In 2006, the TVA Board of Directors approved the TVA Land Policy which states that it is TVA's policy to preserve reservoir lands remaining under its control in public ownership except in those rare instances where the benefits to the public will be so significant that transferring lands from TVA control to private ownership or another public entity is justified.

TVA has addressed environmental stewardship policies and activities in two programmatic EISs. In 2004, TVA completed the comprehensive Reservoir Operations Study which supported the adoption of robust policy for the integrated operation of TVA's reservoir system. In 1998, TVA completed the Shoreline Management Initiative Final EIS which supported the adoption of a policy for the management of residential shoreline development on TVA reservoirs. As appropriate, TVA expects to continue to implement these policies and employ associated resource tools during this EIS process. These policies will help provide the baseline for the IRP EIS, and TVA does not plan to revisit them in this EIS. The IRP EIS will focus on stewardship activities mainly occurring on TVA's lands across the Valley.

Existing TVA Policies

In 2007, the TVA Board adopted its current strategic plan which sets the following broad objectives: (1) Maintain power reliability, provide competitive rates, and build trust with TVA's customers; (2) build pride in TVA's performance and reputation; (3) adhere to a set of sound financial guiding principles to improve TVA's fiscal performance; (4) use TVA's assets to meet market demand and deliver public value; and (5) improve performance to be recognized as an industry leader. In 2008, the TVA Board approved the current environmental policy which sets forth broad environmental goals for TVA in the six major categories of climate change mitigation, air quality improvement, water resource protection and improvement, waste minimization, sustainable land use, and natural resource management. The IRP will use these goals and objectives as guidance to help formulate alternative resource portfolios and determine their value. TVA would appreciate stakeholder input on the value of these goals and objectives.Start Printed Page 28324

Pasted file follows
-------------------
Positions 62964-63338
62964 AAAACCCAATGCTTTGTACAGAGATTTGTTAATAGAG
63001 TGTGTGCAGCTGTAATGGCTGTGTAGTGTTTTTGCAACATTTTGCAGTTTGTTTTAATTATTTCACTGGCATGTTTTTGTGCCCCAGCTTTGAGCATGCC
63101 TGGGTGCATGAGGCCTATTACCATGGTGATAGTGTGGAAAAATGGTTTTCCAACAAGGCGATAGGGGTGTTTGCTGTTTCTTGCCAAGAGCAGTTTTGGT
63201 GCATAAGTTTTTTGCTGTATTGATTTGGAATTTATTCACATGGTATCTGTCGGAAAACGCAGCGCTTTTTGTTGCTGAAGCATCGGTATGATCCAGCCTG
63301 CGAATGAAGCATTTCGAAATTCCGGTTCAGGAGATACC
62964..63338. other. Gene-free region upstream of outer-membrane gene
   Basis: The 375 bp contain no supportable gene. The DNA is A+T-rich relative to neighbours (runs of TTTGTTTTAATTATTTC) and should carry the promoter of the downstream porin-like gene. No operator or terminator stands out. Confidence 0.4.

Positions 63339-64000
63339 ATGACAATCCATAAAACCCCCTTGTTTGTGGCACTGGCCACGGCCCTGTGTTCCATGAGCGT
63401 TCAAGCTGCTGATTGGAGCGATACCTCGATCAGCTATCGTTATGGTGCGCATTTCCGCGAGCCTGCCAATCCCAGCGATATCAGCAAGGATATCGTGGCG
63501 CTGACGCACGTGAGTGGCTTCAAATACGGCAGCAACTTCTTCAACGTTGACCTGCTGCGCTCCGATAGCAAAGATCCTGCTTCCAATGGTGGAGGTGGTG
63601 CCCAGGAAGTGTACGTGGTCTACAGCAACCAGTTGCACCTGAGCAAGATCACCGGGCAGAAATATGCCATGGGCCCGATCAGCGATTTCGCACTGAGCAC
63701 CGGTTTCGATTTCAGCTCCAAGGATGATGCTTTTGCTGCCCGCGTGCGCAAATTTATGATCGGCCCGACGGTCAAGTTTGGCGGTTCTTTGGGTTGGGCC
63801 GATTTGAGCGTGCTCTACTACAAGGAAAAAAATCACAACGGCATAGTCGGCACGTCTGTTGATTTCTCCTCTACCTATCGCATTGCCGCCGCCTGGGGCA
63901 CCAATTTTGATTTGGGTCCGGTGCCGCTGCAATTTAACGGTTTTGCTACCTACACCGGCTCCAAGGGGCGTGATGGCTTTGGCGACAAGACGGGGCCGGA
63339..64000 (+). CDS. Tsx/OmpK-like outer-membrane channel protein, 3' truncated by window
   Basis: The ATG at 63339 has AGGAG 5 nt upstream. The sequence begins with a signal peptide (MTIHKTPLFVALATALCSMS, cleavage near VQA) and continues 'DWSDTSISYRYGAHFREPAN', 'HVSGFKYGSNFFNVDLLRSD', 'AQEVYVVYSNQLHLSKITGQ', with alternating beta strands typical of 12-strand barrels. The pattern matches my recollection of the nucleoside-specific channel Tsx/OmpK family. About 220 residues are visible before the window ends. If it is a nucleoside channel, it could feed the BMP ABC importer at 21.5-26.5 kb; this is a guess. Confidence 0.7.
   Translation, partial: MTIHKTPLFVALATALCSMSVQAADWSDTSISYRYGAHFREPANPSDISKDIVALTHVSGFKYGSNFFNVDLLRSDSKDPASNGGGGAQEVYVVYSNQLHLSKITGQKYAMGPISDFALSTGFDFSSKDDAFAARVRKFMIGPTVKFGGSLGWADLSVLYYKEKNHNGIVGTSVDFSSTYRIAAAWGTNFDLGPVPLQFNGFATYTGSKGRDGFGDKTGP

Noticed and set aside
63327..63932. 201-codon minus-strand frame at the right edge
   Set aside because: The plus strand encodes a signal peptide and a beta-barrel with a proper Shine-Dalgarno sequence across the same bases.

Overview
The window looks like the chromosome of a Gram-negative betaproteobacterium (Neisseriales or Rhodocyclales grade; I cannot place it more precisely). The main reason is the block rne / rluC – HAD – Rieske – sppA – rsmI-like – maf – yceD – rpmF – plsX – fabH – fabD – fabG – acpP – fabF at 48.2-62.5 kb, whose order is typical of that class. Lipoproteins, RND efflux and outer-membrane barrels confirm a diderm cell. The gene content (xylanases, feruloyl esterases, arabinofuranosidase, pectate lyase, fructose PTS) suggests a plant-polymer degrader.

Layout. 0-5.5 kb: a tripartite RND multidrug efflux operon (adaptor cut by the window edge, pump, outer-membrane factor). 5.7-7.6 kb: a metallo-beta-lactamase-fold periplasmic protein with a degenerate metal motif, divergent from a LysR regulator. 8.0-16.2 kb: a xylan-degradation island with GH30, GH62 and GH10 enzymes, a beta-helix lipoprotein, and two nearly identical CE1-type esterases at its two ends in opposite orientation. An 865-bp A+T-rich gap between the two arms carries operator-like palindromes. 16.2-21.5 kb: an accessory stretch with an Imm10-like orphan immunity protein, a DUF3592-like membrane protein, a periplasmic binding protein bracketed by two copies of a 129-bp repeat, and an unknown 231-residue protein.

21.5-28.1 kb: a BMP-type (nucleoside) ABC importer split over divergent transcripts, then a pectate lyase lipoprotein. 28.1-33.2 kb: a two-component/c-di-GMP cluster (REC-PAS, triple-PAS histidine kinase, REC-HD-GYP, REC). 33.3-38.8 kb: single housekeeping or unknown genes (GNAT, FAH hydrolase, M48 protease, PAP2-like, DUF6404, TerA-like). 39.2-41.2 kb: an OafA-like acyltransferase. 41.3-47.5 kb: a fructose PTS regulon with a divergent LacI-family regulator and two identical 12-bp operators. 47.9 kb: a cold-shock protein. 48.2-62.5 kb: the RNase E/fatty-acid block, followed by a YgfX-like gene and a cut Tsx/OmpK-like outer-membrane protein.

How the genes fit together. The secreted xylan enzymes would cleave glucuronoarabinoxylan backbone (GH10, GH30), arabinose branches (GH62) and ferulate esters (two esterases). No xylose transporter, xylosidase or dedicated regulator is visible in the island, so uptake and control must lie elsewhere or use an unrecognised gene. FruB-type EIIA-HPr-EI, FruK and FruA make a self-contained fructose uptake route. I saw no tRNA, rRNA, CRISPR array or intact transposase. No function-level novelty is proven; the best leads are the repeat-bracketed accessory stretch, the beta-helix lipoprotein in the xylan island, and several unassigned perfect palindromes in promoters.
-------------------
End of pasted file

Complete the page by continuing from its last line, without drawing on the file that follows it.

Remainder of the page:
Proposed Issues To Be Addressed

Based on both internal and external stakeholder discussions, TVA anticipates that the major issues to be addressed in the IRP EIS will be the cost and reliability of power, the effects of power production on the environment, including climate change, the effects of climate change on the Valley, the availability and use of renewable power resources, the effectiveness and implementation of demand side management options, including energy efficiency, handling waste and byproducts of TVA's power operations, selecting and prioritizing techniques for the management of ecological and cultural resources, meeting the future recreational needs of the Valley, and the relationship of the economy to all of these activities. Generic resource options will be the primary focus of the EIS.